There are many initiatives in Europe trying to refine the exposure assessment for food packaging migrants. In the USA, the US Food and Drug Administration (US FDA) uses food consumption and food-type distribution factors to aid the exposure assessment process and generate more realistic estimates of exposure. The present study developed food-consumption factors and food-type distribution factors for Irish children aged 5-12 years from data collected as part of a National Children's Food Survey (NCFS) completed in Ireland in 2003-04, combined with data from the 2003-05 Irish Food Packaging Database and from literature data on surface area-to-weight ratios for food packaging. Consumption factors are defined as the fraction of a person's diet likely to contact a specific food-contact material, while food-type distribution factors reflect the fraction of all food contacting each material that is aqueous, acidic, alcoholic or fatty. In this study, it was found that 'total plastics' had the highest consumption factor of 0.83, while 'total paper and board' had a factor of 0.13 and 'total metal and alloys' had a factor of 0.06. Although it is tentative to compare the US FDA factors with the factors derived in the current study, as the US FDA data are for the total US population, the consumption factor for 'total plastics' in the present study (0.83) was similar to that used by the US FDA (0.79). However, a large difference existed for the consumption factor for 'total metal and alloys' in the Irish data (0.06) and the US FDA data (0.2). In terms of the type of materials used for foods, glass was used mainly for acidic foods (0.67), while plastic was uniformly used for all food types. The food-contact area for plastic packaging for all foods consumed by children was 10.67 dm2/child day(-1), which is slightly lower than the proposed value for the average European consumer of 12.4 dm2/person day(-1). However, this should be expected, as children do not consume as much food as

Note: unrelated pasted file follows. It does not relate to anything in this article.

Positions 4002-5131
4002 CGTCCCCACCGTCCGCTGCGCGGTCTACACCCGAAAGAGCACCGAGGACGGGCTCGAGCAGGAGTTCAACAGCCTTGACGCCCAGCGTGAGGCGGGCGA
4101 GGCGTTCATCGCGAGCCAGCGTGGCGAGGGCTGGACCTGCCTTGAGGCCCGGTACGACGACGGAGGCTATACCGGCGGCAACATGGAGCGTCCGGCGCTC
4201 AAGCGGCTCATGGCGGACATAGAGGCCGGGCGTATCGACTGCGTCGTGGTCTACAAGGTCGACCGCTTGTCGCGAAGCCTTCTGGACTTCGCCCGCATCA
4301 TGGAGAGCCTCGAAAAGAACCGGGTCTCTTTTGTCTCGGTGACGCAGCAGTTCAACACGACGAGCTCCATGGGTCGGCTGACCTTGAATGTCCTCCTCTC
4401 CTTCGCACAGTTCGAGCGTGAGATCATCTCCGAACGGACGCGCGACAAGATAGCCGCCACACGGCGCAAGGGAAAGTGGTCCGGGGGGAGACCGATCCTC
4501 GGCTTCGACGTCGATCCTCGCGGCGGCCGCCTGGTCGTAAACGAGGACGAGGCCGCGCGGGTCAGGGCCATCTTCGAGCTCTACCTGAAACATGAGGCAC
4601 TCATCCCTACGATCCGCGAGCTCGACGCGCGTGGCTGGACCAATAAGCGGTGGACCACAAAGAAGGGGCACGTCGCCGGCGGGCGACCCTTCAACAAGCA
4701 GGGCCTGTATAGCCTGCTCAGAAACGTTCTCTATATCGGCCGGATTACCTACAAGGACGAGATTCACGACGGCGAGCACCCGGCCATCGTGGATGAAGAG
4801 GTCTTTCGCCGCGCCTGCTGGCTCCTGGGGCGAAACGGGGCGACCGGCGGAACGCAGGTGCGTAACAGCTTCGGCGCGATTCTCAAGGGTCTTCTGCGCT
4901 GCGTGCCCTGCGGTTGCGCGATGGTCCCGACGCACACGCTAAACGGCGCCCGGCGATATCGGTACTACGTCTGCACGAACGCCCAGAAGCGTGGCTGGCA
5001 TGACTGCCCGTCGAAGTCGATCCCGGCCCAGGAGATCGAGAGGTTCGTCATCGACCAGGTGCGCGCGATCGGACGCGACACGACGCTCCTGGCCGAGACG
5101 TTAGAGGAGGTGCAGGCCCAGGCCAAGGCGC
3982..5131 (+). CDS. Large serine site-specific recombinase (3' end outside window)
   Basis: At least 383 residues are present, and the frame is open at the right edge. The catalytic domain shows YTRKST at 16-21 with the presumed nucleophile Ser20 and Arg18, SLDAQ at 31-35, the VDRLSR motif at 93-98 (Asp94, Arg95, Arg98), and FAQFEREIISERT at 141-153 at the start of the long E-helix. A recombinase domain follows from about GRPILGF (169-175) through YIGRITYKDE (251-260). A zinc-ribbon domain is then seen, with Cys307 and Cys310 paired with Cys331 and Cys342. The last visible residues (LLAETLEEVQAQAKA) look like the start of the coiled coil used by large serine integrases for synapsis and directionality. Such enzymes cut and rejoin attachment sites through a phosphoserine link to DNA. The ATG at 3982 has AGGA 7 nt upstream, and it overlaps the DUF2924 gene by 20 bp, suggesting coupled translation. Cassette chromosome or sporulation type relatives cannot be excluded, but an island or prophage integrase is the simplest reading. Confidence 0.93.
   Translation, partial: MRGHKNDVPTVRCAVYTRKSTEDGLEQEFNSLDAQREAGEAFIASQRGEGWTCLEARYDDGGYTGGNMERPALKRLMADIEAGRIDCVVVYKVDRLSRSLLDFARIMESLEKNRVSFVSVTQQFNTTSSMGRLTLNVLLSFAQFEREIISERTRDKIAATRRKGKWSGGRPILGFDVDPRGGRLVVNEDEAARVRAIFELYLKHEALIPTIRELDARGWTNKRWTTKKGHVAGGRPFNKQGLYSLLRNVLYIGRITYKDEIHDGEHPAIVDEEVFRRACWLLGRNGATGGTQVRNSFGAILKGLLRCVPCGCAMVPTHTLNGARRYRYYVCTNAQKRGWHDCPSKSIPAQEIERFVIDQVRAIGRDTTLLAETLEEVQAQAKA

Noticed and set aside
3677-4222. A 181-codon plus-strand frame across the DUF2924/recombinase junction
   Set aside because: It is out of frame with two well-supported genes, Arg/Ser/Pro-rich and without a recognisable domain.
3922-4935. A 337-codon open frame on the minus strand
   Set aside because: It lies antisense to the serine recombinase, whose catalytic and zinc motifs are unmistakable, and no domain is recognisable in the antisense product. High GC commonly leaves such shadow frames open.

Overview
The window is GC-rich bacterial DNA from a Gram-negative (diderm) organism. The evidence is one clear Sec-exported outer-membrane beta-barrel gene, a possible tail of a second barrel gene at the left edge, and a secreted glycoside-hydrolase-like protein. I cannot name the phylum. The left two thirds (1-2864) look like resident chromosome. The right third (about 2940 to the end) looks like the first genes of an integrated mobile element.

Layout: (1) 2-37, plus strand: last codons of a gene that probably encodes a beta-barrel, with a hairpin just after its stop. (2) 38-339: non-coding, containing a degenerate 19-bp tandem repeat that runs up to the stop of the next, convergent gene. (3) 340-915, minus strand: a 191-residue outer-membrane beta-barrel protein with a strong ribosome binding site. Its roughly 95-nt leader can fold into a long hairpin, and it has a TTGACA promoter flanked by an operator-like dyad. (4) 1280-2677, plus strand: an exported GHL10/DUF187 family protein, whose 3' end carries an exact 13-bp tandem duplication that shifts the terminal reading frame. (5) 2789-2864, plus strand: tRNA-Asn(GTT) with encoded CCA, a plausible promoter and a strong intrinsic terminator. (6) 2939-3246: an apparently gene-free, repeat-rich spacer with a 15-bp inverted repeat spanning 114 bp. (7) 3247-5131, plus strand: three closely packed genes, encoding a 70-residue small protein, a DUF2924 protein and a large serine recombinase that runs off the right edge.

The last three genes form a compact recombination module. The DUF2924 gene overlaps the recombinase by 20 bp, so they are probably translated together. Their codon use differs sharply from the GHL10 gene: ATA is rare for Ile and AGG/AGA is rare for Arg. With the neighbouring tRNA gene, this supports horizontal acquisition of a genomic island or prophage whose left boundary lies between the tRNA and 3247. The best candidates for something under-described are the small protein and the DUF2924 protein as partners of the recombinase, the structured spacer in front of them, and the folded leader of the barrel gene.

16. Groundwater discharge and base flow variability in the Brooks Range, North Slope, Alaska

    NASA Astrophysics Data System (ADS)

    Yoshikawa, K.; Hinzman, L.; Kane, D.

    2004-12-01

    ) and chemical analyses. Preliminary results indicated most of the spring water might come from upper south-facing slope of the Brooks Range (limestone area). Infiltrated meteoric water percolates along the fault between Paleozoic sedimentary rocks and Permo-Triassic sedimentary rocks. A multiple-member mixing model was used to estimate the residence time of groundwater. Their residence times were around 2500 years by statistical correction model. The Kuparuk aufeis (spring) may not follow the same path as other springs. Shallow intra permafrost groundwater system (<30m) was found at Kuparuk springs around aufeis field. The Kuparuk springs residence time was 700 years. A great deal of intra permafrost water has been observed in this area (mean annual ground temperature is-7.8ºC at 2003-04). Climatic warming will activate more shallow groundwater system in this area